Anyone can drive a boat. Out on the open sea, you throttle up and keep the bow pointed along a given heading. Hopefully, you'll arrive at your destination with enough time left for a dock-side drink and congenial chitchat with your fellow water lovers.
The hard part of the journey, however, occurs when you have to dock that thing. This is where real captains stand out from "boat drivers." If there's a strong current or a bit of wind, it can become a difficult task.
Volvo has found a way to make docking easier, though, because it's invented technology that allows a boat to dock itself.
This tech isn't being applied to a small vessel, either. Volvo has gone big here. In the accompanying video, the self-docking tech is fitted to a 68-foot motor yacht, which is a rather sizable ship. To prove its tech works, Volvo set up a demonstration that involved docking the 68-footer between a pair of 65-foot racing yachts. The demonstration took place in front of a crowd while a wind blew directly perpendicular to the approach path of the self-docking boat.
As you can see in the video, the captain pressed the appropriate buttons to order his vessel to dock. It listened and did just that, flowing rearward into its space right between the two tied-up race yachts. This was accomplished by using Volvo's integrated propulsion system (IPS). It's a computer-controlled series of propellers and engines that work together to make a captain's job that much easier. Usually when it's time to dock, the captain will grab a joystick that controls the IPS and he or she can make finely tuned adjustments to guide the ship into place.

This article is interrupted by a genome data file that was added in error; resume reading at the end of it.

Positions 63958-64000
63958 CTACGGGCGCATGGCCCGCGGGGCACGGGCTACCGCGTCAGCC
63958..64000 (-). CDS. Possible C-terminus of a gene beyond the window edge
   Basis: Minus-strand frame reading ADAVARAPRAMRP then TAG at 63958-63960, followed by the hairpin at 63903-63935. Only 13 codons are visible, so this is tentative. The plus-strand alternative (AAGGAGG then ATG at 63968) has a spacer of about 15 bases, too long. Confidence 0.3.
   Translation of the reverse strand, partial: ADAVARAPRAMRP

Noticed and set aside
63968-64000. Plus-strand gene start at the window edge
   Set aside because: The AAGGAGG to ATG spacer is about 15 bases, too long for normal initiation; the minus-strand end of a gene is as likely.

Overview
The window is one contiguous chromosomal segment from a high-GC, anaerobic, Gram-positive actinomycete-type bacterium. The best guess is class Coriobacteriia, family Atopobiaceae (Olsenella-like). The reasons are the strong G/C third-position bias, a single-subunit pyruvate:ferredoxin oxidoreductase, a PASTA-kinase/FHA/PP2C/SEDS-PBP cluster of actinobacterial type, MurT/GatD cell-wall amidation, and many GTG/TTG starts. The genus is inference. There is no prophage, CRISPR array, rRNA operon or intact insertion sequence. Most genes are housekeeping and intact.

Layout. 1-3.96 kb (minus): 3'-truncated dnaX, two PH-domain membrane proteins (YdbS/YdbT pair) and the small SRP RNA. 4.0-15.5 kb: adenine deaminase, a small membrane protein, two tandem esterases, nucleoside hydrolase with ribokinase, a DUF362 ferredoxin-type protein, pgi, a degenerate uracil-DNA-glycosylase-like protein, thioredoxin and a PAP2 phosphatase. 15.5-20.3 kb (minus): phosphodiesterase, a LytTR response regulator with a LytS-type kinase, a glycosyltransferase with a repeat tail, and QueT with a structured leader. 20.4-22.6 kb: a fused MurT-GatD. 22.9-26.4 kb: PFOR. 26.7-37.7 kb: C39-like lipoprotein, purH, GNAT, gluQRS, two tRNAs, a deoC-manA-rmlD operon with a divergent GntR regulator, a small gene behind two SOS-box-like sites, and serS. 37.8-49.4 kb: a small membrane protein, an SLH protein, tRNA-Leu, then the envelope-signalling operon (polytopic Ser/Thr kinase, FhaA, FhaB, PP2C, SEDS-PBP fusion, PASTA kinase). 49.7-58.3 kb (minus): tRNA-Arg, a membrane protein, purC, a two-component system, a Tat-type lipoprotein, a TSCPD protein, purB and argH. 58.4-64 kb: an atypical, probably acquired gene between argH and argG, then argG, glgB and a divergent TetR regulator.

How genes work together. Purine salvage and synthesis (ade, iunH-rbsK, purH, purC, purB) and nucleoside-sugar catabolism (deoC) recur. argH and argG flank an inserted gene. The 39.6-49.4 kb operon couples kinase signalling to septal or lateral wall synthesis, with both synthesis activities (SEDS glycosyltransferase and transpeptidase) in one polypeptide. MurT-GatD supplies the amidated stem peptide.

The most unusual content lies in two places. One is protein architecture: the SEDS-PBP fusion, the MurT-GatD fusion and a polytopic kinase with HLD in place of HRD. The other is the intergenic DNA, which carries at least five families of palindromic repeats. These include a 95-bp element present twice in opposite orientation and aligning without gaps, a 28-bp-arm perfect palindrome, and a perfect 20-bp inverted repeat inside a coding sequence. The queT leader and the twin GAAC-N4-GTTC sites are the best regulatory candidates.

On this system, however, the captain tells the boat where it wants to park and the ship takes over from there. adjusting the IPS on its own. Sensors and computers read a constant stream of information and can react within milliseconds. The boat monitors wind and water conditions to allow it to course correct through micro adjustments to the power inputs and steering angles. If the captain needs to halt the process, the system can hold the boat in place even though the wind and sea around it conspire against the IPS.
This isn't a fully autonomous system, so the captain still needs to be in their seat. Regardless, it's a seriously impressive achievement. While it's not yet commercially available, a Volvo representative says it should find its way into production vessels by 2020.